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Why your recordings should be ten seconds longer

If you cut your finished stereo master immediately after the fade ends, you could be storing up trouble that might only be heard years later...


Here's the scenario - you are mixing your track to a stereo medium. At the end of your track you have a nice fade. Just the right length - not too short, not too long. And you end the mix immediately the moment the fade has disappeared into inaudibility. Perfect.

Or not...

Four years later, a newer, more high-definition audio medium is on sale to the public. And your master is set for re-release as part of a compilation collection.

But the problem is that your recording is not such high definition as this new medium. When the last moments of your fade come to an end, they don't fade into silence - they fade to the level of the background noise of your stereo medium. In the higher-resolution compilation, there is a sudden and audible change from your not-so-silent-silence to pure, perfect silence.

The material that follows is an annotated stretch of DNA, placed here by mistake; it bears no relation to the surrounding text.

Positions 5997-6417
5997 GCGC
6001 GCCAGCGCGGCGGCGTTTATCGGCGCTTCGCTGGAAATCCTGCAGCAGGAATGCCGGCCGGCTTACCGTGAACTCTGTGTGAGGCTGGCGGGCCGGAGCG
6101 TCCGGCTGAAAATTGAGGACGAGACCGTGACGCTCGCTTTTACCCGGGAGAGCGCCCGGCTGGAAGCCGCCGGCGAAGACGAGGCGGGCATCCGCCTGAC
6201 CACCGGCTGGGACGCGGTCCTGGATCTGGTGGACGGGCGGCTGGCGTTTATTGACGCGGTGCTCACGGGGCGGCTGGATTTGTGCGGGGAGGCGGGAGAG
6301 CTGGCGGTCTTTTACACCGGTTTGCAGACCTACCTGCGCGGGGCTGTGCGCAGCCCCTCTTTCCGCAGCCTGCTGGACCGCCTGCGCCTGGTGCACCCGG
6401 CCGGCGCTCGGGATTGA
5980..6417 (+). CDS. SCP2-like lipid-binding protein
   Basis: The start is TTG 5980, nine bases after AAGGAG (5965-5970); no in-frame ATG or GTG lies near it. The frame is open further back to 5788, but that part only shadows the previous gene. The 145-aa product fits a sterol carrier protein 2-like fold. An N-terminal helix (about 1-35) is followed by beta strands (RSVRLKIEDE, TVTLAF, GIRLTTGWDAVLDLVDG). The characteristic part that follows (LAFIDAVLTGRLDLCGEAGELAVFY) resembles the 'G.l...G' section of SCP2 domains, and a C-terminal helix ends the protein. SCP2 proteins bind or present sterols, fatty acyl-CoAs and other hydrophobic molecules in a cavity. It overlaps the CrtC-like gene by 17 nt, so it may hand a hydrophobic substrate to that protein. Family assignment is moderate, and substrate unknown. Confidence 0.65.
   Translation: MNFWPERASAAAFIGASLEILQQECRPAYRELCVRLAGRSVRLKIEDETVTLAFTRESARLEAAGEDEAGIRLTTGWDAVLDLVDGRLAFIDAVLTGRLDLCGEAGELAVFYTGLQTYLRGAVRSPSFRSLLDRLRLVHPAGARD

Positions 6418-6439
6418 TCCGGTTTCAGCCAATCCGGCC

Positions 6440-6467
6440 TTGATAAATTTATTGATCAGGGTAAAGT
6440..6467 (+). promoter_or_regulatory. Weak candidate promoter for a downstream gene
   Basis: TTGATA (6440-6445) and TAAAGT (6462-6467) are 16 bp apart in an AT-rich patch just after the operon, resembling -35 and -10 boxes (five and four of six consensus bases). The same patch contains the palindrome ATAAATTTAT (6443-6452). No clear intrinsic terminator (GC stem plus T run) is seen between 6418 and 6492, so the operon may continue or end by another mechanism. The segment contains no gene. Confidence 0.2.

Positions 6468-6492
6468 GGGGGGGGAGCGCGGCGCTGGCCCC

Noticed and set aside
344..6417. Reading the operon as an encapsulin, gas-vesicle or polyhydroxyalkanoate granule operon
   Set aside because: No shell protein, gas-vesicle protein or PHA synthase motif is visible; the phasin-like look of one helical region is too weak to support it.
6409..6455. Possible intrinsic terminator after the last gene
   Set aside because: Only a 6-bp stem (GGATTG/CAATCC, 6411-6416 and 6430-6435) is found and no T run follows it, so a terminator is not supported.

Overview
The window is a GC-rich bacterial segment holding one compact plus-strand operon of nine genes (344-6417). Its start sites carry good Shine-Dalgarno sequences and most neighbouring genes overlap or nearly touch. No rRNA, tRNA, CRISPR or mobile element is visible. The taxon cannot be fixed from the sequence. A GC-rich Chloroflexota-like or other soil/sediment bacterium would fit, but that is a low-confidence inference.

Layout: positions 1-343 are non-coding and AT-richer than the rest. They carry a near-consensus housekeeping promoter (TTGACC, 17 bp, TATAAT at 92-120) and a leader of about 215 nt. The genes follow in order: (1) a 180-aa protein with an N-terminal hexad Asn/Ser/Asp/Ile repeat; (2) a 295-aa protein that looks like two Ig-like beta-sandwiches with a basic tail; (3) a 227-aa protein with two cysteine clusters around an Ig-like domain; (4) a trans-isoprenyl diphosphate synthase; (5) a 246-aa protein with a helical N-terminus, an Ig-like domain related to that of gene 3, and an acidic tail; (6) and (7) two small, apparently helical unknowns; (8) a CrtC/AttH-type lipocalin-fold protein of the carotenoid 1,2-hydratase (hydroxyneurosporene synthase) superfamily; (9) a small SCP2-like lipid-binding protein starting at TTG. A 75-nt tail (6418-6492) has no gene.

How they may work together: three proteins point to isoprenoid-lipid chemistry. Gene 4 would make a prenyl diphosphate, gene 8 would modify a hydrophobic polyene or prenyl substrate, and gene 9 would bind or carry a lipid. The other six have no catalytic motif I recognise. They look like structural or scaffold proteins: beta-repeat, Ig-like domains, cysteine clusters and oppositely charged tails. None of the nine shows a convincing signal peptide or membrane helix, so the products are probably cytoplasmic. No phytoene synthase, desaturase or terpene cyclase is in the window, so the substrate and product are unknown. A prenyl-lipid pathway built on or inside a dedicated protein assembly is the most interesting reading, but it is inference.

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The mastering engineer doesn't like that so he fades your fade just a little bit earlier than you would have liked.

To be honest, if you are working with digital media this is a very fine point, and only just audible in the worst case. But if you had mixed to analog tape, and many top producers and engineers still do, the transition between the end of a fade that sounds silent in analog terms, and true digital silence, is very plain.

In fact you will hear this in CD's made from analog masters. Either you will hear the sudden cut off when the analog tape ends and transitions to the leader tape, or the fade at the end of a track will be faster than it was on vinyl. Once you have noticed this, it will become annoying.

Actually there is another good technical reason why even your digital recordings should be ten seconds longer. Another time...

By David Mellor Tuesday December 5, 2006